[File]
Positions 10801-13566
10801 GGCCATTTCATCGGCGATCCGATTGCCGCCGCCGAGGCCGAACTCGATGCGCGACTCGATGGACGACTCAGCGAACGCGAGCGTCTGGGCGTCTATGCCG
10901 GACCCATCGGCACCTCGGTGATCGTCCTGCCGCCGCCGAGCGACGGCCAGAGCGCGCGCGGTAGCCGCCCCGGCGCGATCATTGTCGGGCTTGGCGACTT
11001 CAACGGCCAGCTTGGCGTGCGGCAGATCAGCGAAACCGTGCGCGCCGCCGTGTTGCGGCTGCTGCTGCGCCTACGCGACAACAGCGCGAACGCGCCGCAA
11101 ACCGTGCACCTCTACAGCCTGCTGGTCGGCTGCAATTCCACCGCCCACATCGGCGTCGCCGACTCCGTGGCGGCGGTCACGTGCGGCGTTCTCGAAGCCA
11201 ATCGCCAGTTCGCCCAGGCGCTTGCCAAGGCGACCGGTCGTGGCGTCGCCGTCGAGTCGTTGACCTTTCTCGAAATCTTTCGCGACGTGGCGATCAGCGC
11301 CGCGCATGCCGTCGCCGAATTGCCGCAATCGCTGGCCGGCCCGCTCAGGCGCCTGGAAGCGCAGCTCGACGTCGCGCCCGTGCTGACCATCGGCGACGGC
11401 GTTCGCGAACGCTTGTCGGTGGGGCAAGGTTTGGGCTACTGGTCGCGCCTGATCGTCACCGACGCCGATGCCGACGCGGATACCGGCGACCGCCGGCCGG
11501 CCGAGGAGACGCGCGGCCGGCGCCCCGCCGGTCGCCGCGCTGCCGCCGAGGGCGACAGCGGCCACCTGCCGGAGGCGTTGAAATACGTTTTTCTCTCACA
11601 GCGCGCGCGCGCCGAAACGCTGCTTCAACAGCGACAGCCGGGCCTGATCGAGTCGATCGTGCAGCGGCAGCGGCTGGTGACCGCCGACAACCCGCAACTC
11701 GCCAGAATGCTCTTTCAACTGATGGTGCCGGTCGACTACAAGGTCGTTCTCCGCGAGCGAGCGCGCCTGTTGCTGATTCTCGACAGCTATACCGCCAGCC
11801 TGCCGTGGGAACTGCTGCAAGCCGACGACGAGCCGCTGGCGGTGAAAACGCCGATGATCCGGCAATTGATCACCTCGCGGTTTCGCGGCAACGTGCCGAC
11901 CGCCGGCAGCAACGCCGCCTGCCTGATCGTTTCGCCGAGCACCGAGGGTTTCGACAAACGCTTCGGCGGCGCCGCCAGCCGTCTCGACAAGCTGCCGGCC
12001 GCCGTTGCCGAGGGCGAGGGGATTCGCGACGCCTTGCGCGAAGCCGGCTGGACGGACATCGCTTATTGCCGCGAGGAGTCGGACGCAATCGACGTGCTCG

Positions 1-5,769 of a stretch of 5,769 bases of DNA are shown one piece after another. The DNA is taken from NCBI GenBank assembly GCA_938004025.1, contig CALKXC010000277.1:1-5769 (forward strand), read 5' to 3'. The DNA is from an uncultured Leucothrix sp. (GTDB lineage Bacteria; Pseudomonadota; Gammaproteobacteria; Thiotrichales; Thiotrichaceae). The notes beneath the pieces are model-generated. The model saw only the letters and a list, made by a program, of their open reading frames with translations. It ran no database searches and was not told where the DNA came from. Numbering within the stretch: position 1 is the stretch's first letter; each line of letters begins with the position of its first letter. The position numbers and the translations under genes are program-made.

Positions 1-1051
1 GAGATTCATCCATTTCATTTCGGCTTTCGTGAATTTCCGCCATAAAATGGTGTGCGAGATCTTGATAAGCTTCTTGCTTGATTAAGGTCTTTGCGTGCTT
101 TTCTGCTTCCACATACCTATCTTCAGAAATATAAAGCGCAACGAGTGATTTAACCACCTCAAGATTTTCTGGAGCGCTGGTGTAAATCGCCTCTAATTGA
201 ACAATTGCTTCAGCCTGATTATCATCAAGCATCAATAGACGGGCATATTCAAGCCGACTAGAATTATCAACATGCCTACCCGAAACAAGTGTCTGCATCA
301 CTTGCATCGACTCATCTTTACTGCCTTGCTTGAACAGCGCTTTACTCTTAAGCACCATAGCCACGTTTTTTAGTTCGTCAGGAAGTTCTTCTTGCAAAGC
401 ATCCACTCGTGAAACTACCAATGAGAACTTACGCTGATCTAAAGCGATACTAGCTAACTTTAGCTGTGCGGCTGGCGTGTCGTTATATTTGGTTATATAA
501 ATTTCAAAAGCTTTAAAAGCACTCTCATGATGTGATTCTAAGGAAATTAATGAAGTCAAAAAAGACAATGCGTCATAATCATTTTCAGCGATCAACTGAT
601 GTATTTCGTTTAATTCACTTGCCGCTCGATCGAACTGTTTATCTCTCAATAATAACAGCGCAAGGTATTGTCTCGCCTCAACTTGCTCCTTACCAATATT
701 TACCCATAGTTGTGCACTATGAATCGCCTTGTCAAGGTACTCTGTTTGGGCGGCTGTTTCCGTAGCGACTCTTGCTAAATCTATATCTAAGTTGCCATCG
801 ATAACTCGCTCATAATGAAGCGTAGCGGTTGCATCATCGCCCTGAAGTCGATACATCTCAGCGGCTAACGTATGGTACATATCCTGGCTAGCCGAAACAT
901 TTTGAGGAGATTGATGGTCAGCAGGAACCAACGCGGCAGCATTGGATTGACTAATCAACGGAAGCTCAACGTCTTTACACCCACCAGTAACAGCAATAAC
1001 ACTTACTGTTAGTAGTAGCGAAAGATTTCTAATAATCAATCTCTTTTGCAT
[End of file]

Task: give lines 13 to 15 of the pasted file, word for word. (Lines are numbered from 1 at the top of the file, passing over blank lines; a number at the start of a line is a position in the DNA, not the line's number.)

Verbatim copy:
11901 CGCCGGCAGCAACGCCGCCTGCCTGATCGTTTCGCCGAGCACCGAGGGTTTCGACAAACGCTTCGGCGGCGCCGCCAGCCGTCTCGACAAGCTGCCGGCC
12001 GCCGTTGCCGAGGGCGAGGGGATTCGCGACGCCTTGCGCGAAGCCGGCTGGACGGACATCGCTTATTGCCGCGAGGAGTCGGACGCAATCGACGTGCTCG

Positions 1-5,769 of a stretch of 5,769 bases of DNA are shown one piece after another. The DNA is taken from NCBI GenBank assembly GCA_938004025.1, contig CALKXC010000277.1:1-5769 (forward strand), read 5' to 3'. The DNA is from an uncultured Leucothrix sp. (GTDB lineage Bacteria; Pseudomonadota; Gammaproteobacteria; Thiotrichales; Thiotrichaceae). The notes beneath the pieces are model-generated. The model saw only the letters and a list, made by a program, of their open reading frames with translations. It ran no database searches and was not told where the DNA came from. Numbering within the stretch: position 1 is the stretch's first letter; each line of letters begins with the position of its first letter. The position numbers and the translations under genes are program-made.